In formal language theory, deterministic contextfree languages (DCFL) are a proper subset of contextfree languages. They are the contextfree languages that can be accepted by a deterministic pushdown automaton. DCFLs are always unambiguous, meaning that they admit an unambiguous grammar, but any (nonempty) DCFLs also admits ambiguous grammars. There are nondeterministic unambiguous CFLs, so DCFLs form a proper subset of unambiguous CFLs.
DCFLs are of great practical interest, as they can be parsed in linear time, and various restricted forms of DCFGs admit simple practical parsers. They are thus widely used throughout computer science.
Contents

Description 1

Properties 2

Importance 3

See also 4

References 5
Description
The notion of the DCFL is closely related to the deterministic pushdown automaton (DPDA). It is where the language power of a pushdown automaton is reduced if we make it deterministic; the pushdown automaton becomes unable to choose between different state transition alternatives and as a consequence cannot recognize all contextfree languages.^{[1]} Unambiguous grammars do not always generate a DCFL. For example, the language of evenlength palindromes on the alphabet of 0 and 1 has the unambiguous contextfree grammar S → 0S0  1S1  ε. An arbitrary string of this language cannot be parsed without reading all its letters first which means that a pushdown automaton has to try alternative state transitions to accommodate for the different possible lengths of a semiparsed string. ^{[2]}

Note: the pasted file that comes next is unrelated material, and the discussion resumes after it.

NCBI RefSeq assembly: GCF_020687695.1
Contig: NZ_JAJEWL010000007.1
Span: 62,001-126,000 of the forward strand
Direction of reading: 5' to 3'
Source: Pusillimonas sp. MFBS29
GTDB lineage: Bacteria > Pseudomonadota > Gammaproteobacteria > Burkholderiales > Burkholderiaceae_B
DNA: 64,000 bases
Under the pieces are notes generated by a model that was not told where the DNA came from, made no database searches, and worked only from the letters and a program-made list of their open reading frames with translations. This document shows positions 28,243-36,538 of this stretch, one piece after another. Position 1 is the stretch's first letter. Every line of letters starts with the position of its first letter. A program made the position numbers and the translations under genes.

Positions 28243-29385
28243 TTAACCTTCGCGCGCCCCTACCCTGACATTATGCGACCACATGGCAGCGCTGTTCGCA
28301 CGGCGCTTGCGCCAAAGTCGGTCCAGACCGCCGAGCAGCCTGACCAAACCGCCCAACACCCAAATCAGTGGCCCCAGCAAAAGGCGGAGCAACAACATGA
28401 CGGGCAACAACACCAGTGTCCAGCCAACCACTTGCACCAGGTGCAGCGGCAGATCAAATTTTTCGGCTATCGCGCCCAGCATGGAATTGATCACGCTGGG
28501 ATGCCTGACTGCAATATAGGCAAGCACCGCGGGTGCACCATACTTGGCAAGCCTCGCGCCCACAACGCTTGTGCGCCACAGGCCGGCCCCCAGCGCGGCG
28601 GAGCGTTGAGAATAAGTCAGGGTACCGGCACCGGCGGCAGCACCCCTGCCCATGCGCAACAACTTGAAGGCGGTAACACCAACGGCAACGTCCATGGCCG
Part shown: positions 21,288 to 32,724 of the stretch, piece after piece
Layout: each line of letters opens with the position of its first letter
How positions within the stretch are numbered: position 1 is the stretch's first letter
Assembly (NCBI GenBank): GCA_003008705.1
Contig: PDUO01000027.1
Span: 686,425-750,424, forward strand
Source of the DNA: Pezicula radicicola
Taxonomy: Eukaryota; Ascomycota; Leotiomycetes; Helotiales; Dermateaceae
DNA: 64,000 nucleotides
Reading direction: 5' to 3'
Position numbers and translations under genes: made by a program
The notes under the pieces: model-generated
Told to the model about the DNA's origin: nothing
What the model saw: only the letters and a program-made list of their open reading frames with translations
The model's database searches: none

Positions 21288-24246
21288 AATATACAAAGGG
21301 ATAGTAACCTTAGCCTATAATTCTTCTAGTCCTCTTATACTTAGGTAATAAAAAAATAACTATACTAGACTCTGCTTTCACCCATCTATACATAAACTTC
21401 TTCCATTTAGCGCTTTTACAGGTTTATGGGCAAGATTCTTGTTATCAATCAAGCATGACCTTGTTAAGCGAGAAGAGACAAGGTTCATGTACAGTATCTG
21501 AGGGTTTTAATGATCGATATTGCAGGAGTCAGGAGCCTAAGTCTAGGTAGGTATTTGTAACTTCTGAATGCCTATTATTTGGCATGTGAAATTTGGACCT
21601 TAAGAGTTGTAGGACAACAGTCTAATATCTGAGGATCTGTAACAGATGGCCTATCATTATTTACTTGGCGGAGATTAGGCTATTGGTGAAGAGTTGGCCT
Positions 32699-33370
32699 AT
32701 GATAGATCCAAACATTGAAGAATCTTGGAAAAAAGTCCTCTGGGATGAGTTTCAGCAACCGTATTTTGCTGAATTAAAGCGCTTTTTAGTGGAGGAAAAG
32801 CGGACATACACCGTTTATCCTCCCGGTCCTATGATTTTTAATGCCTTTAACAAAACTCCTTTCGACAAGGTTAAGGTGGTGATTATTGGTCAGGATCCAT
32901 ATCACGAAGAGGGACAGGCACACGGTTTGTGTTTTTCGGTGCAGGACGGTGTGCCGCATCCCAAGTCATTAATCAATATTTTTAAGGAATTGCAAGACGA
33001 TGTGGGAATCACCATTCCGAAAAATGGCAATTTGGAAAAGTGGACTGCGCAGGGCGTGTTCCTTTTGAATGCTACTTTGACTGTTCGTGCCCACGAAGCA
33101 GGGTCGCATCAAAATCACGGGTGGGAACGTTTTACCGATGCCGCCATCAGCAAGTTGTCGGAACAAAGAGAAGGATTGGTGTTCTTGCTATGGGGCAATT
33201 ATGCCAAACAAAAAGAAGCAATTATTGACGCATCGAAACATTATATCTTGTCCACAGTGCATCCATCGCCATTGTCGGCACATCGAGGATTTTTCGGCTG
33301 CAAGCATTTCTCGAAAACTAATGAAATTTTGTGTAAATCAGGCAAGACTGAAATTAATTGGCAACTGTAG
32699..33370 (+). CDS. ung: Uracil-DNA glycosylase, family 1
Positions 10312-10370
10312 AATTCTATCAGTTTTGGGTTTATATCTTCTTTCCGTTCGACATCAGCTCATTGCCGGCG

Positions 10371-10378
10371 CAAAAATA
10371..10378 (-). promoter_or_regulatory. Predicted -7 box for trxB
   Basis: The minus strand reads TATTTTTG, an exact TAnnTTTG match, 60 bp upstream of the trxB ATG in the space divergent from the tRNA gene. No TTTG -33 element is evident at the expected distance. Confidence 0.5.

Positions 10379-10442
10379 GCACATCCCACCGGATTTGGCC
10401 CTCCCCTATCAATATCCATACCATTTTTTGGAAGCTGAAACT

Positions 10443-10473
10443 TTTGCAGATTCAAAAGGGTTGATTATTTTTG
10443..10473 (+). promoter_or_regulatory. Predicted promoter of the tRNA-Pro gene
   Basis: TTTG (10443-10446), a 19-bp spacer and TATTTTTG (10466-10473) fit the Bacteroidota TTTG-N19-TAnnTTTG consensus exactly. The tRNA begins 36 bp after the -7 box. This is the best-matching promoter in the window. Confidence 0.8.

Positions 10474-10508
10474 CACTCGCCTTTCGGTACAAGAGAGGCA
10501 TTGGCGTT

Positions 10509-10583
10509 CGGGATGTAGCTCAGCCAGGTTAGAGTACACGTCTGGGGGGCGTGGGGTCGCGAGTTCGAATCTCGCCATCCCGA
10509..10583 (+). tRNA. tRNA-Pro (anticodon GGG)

Properties
Deterministic contextfree languages can be recognized by a deterministic Turing machine in polynomial time and O(log^{2} n) space; as a corollary, DCFL is a subset of the complexity class SC.^{[3]} The set of deterministic contextfree languages is not closed under union but is closed under complement.
Importance
The languages of this class have great practical importance in computer science as they can be parsed much more efficiently than nondeterministic contextfree languages. The complexity of the program and execution time of a deterministic pushdown automaton is vastly less than that of a nondeterministic one. In the naive implementation, the latter must make copies of the stack every time a nondeterministic step occurs. The best known algorithm to test membership in any contextfree language is Valiant's algorithm, taking O(n^{2.378}) time, where n is the length of the string. On the other hand, deterministic contextfree languages can be accepted in O(n) time by a LR(k) parser.^{[4]} This is very important for computer language translation because many computer languages belong to this class of languages.
See also
References

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^ S. A. Cook. Deterministic CFL's are accepted simultaneously in polynomial time and log squared space. Proceedings of ACM STOC'79, pp. 338–345. 1979.

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Each category of languages, except those marked by a ^{*}, is a proper subset of the category directly above it. Any language in each category is generated by a grammar and by an automaton in the category in the same line.


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